The Economic Cost Effects of Salinity
November 2000
WRC Report No: TT 123/00



The Water Research Commission and the Department of Water Affairs and Forestry commissioned an investigation into the economic, social and behavioural impacts that would result due to changes in the salinity of South Africa's water resources.

The aim of the study was, primarily, to develop a generalised methodology model to determine the generic impact of changes in the total salt concentration found in South African rivers and to interpret these impacts in financial, economic and social terms. The resultant model was required to be:

  1. comprehensive with respect to addressing the salinity problems
  2. applicable to any salinity situation in any water sector in South Africa.

An important role of the study was to verify the generalised model. This was achieved by applying it to a specific geographic area, namely the Middle Vaal River area. In order to achieve this, actual data gathering exercises were conducted and applied in the conceptual model. Based on this, a process of verification and model adjustments was undertaken, to incorporate the distinctive circumstances pertaining specifically to the Middle Vaal River area.

A generic model, making provision for all possible conceptual elements applicable to salinisation, has thus resulted. The model comprises separate equations representing the different sectors of the economy as well as the natural environment and water feeder systems. An outstanding feature of the model is that it is a generalised model and as such is applicable to any salinisation situation in South Africa.

The value of the study lies in applying the findings of the study in a policy environment. This means that the study results can provide motivation to formulate new policy directives for utilising water resources in a given area.


There has been a steady increase in the salt content of the Vaal River since 1935. This increase has accelerated markedly since 1965 with a further pronounced effect caused by the droughts prior to 1996. This increase in the salt content affects all water use components exposed to such water.

A major salinity problem exists in the Middle Vaal River area, between the Barrage and Bloemhof Dam. Various options for solving the problem have already been identified. All the options are, however, costly and it is important to quantify the benefits of a reduction in salt concentration in order to justify expenditure on measures to reduce the salinity.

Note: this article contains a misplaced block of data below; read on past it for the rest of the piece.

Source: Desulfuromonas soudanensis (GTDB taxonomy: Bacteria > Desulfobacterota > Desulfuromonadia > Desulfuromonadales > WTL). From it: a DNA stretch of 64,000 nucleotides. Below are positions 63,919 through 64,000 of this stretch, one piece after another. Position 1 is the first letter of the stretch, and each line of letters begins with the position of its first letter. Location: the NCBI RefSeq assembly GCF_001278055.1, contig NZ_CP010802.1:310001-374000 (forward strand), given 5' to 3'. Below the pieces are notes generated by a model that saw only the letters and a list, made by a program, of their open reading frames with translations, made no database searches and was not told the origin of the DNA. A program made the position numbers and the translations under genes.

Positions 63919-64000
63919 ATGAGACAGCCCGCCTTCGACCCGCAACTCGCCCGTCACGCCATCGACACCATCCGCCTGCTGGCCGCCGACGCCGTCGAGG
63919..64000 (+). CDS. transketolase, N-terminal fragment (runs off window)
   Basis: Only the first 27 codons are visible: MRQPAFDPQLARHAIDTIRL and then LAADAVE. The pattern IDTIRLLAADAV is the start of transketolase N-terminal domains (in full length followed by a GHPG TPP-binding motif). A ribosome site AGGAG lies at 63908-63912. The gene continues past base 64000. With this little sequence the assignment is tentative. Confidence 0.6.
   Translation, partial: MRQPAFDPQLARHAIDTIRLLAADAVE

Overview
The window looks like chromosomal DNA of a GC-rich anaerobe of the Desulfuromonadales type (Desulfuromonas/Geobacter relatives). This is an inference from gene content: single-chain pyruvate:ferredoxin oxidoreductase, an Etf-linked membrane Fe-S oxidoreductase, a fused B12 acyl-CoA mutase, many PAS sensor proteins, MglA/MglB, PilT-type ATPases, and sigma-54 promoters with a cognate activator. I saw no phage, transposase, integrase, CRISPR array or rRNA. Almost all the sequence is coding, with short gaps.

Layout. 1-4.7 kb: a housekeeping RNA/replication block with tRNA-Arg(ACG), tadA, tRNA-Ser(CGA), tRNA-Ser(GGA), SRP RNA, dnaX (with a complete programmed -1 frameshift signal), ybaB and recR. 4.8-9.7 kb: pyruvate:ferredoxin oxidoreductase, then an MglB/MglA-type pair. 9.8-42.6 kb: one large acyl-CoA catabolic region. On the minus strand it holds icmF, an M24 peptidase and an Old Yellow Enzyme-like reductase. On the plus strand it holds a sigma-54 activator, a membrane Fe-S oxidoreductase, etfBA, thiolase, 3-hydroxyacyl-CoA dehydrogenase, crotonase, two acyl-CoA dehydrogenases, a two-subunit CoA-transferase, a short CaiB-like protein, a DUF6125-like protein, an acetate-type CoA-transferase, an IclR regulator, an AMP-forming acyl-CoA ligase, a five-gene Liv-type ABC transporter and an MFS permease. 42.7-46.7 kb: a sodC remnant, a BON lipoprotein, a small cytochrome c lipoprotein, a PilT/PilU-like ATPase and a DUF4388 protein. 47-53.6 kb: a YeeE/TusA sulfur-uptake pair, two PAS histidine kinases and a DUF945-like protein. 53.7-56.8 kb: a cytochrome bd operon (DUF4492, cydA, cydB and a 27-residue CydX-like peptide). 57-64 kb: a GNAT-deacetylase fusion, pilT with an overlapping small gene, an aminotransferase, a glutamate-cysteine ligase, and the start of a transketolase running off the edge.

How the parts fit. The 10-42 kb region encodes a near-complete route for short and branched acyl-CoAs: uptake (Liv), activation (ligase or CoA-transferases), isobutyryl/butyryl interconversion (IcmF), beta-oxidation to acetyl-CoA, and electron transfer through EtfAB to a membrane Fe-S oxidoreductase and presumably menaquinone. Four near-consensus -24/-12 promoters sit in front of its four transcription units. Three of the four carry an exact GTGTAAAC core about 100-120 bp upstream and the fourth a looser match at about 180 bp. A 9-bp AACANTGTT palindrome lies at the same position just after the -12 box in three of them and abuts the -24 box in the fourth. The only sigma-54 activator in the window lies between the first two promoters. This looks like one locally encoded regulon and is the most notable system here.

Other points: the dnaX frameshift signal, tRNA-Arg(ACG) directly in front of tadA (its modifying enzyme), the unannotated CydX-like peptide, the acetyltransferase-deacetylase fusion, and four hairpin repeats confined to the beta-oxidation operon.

Prior to deciding how salinity in the water supply could be managed, it is necessary to determine the total cost of salinity to the economy, namely its direct, indirect and induced cost effects. Costs borne by the various sectors in the economy have to be determined, including the identification of behavioural impacts. The study addresses the impacts of increased level of salinity throughout the economy.

In order to address the uncertainties with respect to the economic implications of salinity, the Water Research Commission identified the need to develop a methodology that can be utilised in difficult salinity situations.

The project was divided into two phases:


The research conducted to determine the economic effects of salinity is based on a sectoral approach. The economy had been classified into different sectors and research was conducted separately for each sector. These results were integrated to determine the total economic effects on the economy. On account of the volume of research results, the sectoral research is presented in separate volumes to support the integrated results contained in the main report (Volume I).

Each of the sectoral reports, combining its initial inputs for the generalised model with its findings in the case study, has been separately bound. These are individually available as:

Volume II : Household Sector

Volume III : Agriculture Sector

Volume IV : Mining Sector

Volume V : Industrial Sector

Volume VI : Services Sector

Volume VII : Water Quality Analysis, Feeder Systems, Natural Environment.

As the main report is an integration and interpretation of the background research, variations may occur. The background research should be interpreted as the development of a reference framework by the different specialists and during the course of the study, research findings were continually refined.


The approach followed with the study is based on economic theory by conceptualising sectoral behaviour within the economy. In quantifying these conceptual formulae, surveys were undertaken in the Middle Vaal River study area to obtain the direct costs related to salinity. These direct costs represent only a partial estimate of the total costs of salinity. In order to determine the indirect costs and other spin-off effects, an integrated costing framework had to be set up. This was done by utilising the input-output (IO) technique and a combination of IO applications.

Despite the inherent limitations of the IO technique, it is a very versatile and flexible model to simulate real-world situations. Furthermore, its ability to determine the indirect and induced cost effects, renders the approach as well as the results unique and comprehensive.

The sectors analysed are households, agriculture, mining, industry, services and feeder systems, as well as the natural environment. Conceptual cost formulae were formulated to determine the direct costs and behavioural impacts on costs for different levels of salinity. Based on this background research to set develop these formulae, the research results indicated that both the feeder systems and the natural environment would not incur significant (incremental) costs within the specified salinity range of 200 mg/l to 1200 mg/l Total Dissolved Solids (TDS). These two sectors were therefore not incorporated into the integrated model.